When I first decided to finally follow my dreams and start Galaxy Girl Coffee, I was, what many in the entrepreneur world consider, a bad bet. I had no income, I had very little I could invest in the business, I had no entrepreneur experience, and worst of all I refuse to follow the ‘standard formula’ that many say is the way to have a coffee business or any business for that matter. The question I have is why is my business growing, if I was such a bad candidate for owning my own business?
I’m a huge believer in thinking outside the box. It is really the only way to solve problems. The more we try and follow the same patterns as others, the better chance we have at failing or even just not being as successful as we could be. What works for one person at one point in time, does not work for everyone or even the same person at different points in time.
This idea is reinforced by all the stories of some of our biggest innovators. I’m not just talking about business owners. Many of our best athletes, scholars, scientists, and inventors have taken the generally accepted blueprint on how to do whatever they do best and turned it on its head. There is no one right way to do most things, so please don’t think that if you want to start your own business you must follow the ’10 steps to start a home-based business’ blog post. Do your research. Learn from those posts, then do what works for you.
I belong to the local farmer’s market organization. One of the biggest complaints the more experienced members have about new vendors is that they expect to instantly start making tons of money their first time out. I think too many have read the stories of ‘overnight riches’ and think that the story is 100% accurate. This makes no logical sense. Yes, there can be perfect storms of innovation and implementation that hits at just the right time, but that isn’t the regular course of a business. There is the hidden story of how many other attempts at starting a business an entrepreneur failed at, or maybe just didn’t excel at, before finding the right fit for themselves that lead to the ‘overnight’ success with their most well-known business.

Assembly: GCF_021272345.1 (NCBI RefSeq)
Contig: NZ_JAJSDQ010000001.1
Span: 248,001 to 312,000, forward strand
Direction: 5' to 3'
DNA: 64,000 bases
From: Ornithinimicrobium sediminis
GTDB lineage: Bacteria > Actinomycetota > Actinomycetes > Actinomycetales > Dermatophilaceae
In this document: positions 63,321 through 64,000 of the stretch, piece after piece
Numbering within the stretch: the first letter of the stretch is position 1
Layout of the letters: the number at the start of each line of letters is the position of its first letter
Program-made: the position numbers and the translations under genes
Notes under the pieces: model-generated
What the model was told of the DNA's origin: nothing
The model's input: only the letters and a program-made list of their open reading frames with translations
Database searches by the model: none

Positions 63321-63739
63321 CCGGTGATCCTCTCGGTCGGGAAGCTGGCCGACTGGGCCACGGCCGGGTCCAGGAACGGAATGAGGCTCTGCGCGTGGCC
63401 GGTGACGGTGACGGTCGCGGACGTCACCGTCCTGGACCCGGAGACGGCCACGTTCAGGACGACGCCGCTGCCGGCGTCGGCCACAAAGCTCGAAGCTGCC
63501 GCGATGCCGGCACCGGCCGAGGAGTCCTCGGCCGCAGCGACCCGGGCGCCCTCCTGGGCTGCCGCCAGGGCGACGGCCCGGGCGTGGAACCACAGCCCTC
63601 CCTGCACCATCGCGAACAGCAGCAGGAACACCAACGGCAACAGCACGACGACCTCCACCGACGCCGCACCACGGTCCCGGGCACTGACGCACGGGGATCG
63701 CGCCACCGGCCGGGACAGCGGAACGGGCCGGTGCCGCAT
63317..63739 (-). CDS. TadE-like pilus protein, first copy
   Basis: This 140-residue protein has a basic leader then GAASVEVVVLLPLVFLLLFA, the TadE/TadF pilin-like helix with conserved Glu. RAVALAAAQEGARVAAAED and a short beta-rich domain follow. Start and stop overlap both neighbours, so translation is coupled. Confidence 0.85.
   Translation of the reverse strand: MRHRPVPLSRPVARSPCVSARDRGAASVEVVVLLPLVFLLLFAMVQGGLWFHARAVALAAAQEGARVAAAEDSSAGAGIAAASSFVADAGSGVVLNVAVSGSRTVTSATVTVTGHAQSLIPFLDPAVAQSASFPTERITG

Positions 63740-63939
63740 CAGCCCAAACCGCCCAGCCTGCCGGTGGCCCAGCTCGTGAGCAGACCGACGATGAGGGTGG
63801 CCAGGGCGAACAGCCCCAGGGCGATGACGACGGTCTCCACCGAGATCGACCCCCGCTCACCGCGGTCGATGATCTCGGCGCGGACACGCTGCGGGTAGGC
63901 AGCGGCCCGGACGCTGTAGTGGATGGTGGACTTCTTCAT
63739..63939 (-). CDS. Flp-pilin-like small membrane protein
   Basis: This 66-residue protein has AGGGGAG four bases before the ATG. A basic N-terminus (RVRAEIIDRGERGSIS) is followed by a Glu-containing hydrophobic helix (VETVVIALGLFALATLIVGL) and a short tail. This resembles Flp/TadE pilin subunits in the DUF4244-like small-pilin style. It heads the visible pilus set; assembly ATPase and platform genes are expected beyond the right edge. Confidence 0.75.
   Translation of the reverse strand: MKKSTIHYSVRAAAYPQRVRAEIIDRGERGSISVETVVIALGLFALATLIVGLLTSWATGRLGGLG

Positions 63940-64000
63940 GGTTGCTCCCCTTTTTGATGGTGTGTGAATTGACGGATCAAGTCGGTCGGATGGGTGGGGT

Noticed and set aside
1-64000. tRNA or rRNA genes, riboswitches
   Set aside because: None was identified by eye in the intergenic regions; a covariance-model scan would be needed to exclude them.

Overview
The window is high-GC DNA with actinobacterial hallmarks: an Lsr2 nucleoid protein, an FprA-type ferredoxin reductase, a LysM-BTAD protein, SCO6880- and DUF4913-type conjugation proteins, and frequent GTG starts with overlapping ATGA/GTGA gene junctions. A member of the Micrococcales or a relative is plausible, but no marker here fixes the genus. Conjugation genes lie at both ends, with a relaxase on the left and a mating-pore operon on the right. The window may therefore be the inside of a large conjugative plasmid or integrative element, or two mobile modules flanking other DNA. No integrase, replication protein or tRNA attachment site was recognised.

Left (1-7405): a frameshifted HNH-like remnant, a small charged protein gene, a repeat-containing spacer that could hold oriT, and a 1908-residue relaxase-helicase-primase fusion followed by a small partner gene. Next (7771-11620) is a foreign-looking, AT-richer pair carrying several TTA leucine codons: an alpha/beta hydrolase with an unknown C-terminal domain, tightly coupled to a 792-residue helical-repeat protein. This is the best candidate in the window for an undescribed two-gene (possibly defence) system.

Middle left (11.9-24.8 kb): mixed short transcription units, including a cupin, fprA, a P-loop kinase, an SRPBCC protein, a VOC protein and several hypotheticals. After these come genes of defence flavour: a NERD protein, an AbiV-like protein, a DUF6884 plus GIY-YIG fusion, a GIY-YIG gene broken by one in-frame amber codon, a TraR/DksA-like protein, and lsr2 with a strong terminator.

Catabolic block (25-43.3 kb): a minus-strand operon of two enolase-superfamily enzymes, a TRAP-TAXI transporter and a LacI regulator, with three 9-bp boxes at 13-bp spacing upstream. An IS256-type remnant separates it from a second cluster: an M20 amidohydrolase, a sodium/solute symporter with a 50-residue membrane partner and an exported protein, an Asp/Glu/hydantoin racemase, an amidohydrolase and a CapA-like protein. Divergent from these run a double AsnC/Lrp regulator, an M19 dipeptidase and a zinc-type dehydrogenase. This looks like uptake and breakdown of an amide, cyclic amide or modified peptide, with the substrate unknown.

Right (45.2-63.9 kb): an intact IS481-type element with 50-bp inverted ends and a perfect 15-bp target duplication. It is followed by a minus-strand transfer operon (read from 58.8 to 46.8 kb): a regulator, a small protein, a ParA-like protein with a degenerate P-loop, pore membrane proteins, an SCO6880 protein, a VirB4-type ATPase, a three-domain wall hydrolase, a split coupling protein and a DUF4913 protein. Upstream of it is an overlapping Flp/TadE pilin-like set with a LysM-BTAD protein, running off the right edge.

Pre-pandemic and pre-internet, the goal of most retailers and food vendors was to open a storefront. Having a brick-and-mortar location is considered a sign of success by most people. Post-pandemic, I see more of us gravitating towards a more mobile and flexible business model. My neighbor for the past month or so at the market told me that he regrets investing in a building for his business, as operating out of a trailer was more cost effective. I see extremely successful sole-proprietorship small businesses that have no desire to take out loans or find external funding to grow their business. While it means their business grows a lot slower than it could, in the long run their business, is more stable and sustainable when they get to the point where they can expand.
What really makes me sad is that, while researching for my pitch deck, people talk about ‘exit strategies’ for their business. The idea that people are starting a business with the intention of selling it someday in the near future just boggles my mind. I think that mindset hinders the business, as those starting the business are actually focused on more short-term personal financial goals rather than goals that will help the business be around for as long as possible.
While this doesn’t apply to all businesses, just as many generalizations don’t pertain to every iteration of anything in our society, it is a perceived and reinforced idea that has shaped many startups recently. I am hoping that we, as a society, can take a step back and reassess what our values are so that we can improve going forward. Not every company needs to have millions in profit annually to be successful. If we can get back to the ‘mom and pop’ businesses that sustain generation after generation I think we will be healthier as a society.
But who am I? I’m just your small business coffee roaster trying to make ends meet.